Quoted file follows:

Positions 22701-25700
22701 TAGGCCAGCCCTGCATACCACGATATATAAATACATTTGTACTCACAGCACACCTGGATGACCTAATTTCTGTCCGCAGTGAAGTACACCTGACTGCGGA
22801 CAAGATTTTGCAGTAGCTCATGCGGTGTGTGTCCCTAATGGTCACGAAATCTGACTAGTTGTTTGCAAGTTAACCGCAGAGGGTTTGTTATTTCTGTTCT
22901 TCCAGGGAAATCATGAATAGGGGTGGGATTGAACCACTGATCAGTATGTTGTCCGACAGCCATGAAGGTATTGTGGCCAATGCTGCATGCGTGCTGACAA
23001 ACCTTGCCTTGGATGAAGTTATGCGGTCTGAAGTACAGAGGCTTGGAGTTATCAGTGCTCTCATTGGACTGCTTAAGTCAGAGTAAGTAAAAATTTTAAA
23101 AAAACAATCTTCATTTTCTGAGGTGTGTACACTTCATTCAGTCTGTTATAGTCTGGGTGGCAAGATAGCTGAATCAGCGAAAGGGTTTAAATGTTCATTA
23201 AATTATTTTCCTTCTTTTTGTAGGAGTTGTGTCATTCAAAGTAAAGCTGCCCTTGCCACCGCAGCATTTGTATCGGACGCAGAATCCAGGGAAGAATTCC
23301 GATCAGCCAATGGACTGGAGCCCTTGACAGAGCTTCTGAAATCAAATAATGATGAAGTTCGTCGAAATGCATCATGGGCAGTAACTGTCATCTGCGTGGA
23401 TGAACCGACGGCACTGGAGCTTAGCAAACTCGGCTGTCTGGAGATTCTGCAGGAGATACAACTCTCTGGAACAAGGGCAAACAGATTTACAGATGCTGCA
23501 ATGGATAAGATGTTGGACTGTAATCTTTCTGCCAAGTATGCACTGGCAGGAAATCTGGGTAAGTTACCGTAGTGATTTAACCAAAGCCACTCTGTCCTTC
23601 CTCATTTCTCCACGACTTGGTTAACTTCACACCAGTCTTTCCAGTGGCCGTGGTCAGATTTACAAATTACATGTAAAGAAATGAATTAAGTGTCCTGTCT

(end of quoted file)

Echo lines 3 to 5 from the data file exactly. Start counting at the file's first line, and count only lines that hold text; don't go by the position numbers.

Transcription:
22801 CAAGATTTTGCAGTAGCTCATGCGGTGTGTGTCCCTAATGGTCACGAAATCTGACTAGTTGTTTGCAAGTTAACCGCAGAGGGTTTGTTATTTCTGTTCT
22901 TCCAGGGAAATCATGAATAGGGGTGGGATTGAACCACTGATCAGTATGTTGTCCGACAGCCATGAAGGTATTGTGGCCAATGCTGCATGCGTGCTGACAA
23001 ACCTTGCCTTGGATGAAGTTATGCGGTCTGAAGTACAGAGGCTTGGAGTTATCAGTGCTCTCATTGGACTGCTTAAGTCAGAGTAAGTAAAAATTTTAAA